The day I met John Wayne on a rusty old industrial estate in Greenford, Middlesex
I’d like to say that I had met John Wayne under a mesa in Monument Valley or as the sagebrush swirled across the foothills of the Sierra Nevada. Instead we were, in July 1974, face to face in a static caravan on a rusty old industrial estate in Greenford, Middlesex, where, far from his natural habitat in America’s Old West, I’d gone to talk to Wayne about his latest film, Brannigan.
This was the one and only film he made in England (among more than 170 across a career lasting more than six decades). An entirely forgettable yarn about a tough Chicago cop trying to hunt down a fleeing mobster in Blighty, the film’s best bit was a deliciously naff trailer, trumpeting: “The Duke’s in London! God save the Queen!”
He much preferred to chat about anything but a film that would perpetuate all the old touristy cliches
At 67, still a man mountain at 6ft 4in, face leathery as a saddle-bag and with his latest hairpiece perfectly in place, it seemed he much preferred to chat about anything but a film that would perpetuate all the old touristy cliches from toffs in bowler hats and pub brawls to cars leaping across Tower Bridge.
Colourfully and unrestrainedly, it was “fucking” and “goddamn” this, or “shit” and “asshole” that as Wayne, one of Hollywood’s most vocal right-wingers, laid into everything and everyone from “whining radicals who call themselves liberals” and “theatre actors who couldn’t polish a bit player’s shoes” to “bank presidents and stock manipulators running studios who know nothing about motion pictures”.
To make that day even more memorable, his often gleefully intemperate tirades were constantly punctuated by painful throat-clearing and phlegmy hawking which, within minutes, had swiftly evolved into an ear-splitting series of wracking coughs and sonorous spitting (into a hanky).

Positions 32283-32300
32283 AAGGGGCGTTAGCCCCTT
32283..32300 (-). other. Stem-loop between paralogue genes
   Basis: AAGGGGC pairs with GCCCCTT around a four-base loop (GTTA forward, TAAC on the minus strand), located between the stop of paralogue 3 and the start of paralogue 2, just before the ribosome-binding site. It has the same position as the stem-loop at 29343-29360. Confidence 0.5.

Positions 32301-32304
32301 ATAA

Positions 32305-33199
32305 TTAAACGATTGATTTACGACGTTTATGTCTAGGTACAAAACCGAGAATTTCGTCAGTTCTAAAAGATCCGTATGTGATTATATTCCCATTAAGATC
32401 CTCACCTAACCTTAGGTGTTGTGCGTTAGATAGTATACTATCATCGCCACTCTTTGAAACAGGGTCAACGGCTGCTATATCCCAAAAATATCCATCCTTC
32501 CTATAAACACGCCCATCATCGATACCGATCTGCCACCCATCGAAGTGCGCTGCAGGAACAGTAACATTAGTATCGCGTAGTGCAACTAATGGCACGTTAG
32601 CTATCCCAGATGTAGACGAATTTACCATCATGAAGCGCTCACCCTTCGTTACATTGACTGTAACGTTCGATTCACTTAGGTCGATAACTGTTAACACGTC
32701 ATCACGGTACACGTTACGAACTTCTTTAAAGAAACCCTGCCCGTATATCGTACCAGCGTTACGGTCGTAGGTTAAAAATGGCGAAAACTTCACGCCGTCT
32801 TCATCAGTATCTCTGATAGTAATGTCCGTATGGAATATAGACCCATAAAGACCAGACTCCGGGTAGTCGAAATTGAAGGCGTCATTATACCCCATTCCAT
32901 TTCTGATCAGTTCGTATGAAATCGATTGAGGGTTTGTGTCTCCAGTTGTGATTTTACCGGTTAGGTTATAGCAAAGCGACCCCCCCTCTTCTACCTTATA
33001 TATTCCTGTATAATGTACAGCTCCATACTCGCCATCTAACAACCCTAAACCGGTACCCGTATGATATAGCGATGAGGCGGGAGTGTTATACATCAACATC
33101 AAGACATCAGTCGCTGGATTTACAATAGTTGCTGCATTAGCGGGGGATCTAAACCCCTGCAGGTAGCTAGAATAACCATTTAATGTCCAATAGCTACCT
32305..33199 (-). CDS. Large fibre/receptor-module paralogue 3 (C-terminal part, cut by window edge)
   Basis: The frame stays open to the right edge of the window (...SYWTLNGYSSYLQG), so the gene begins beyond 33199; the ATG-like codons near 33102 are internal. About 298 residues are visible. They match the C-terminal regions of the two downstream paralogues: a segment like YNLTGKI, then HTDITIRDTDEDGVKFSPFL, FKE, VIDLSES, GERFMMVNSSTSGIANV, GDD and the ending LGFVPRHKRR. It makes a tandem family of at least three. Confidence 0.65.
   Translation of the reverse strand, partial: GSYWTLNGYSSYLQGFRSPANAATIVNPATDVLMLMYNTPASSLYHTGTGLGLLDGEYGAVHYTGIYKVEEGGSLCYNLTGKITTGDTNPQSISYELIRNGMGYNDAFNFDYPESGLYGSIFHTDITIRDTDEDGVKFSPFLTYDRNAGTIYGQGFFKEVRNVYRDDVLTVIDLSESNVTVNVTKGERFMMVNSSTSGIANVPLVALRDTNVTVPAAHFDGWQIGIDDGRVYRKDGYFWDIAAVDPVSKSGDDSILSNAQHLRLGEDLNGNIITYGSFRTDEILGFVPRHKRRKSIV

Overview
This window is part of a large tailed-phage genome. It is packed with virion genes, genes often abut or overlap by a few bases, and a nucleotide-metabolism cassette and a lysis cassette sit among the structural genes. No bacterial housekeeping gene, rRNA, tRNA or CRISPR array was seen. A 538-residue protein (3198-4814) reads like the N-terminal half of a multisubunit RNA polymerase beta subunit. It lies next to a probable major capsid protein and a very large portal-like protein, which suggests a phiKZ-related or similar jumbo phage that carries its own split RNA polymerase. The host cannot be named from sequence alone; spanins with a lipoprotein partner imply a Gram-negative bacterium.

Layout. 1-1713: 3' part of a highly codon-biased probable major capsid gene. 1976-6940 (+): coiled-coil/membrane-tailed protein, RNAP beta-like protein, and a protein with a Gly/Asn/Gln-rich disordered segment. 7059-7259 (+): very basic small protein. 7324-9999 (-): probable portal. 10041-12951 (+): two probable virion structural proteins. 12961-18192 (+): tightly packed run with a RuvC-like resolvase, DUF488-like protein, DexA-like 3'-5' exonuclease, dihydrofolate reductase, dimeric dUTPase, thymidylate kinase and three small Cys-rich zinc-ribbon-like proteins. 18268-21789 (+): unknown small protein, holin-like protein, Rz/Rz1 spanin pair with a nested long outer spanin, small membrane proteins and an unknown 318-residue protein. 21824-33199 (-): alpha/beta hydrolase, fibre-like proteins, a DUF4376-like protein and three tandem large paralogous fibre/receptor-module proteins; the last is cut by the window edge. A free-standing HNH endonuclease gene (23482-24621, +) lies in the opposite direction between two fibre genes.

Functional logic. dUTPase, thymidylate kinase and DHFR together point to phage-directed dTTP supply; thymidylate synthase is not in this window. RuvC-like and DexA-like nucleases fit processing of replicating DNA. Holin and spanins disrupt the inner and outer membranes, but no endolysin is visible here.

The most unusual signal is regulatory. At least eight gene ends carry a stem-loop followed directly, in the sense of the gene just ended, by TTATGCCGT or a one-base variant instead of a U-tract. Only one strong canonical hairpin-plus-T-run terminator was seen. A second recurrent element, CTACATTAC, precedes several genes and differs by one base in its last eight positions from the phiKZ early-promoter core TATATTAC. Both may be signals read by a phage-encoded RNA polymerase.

Yet, as Wayne – who had bravely gone public with his lung cancer, coining the term “The Big C”, just a decade earlier – battled his turbulent throat on this warm day in summer, he never showed any obvious signs of weakening or remotely giving in as I offered the occasional, feeble, “It must be very unpleasant” or “Would you like me to leave?”
Someone once wrote: “Film stars don’t die in Liverpool.” Well, they certainly aren’t meant to peg out in Perivale, west London, either.
In fact, the wheezier he became, the more he seemed to warm to his harangues, which also included “today’s filmmakers who’d let all illusion go out the window”.
When, I asked, would he finally call it a day? “I’m gonna finish,” he declared in that famous drawl, “when they say: ‘Oh, do we have to look at that old sonofabitch again?’”
He died in 1979 after completing just two more pictures.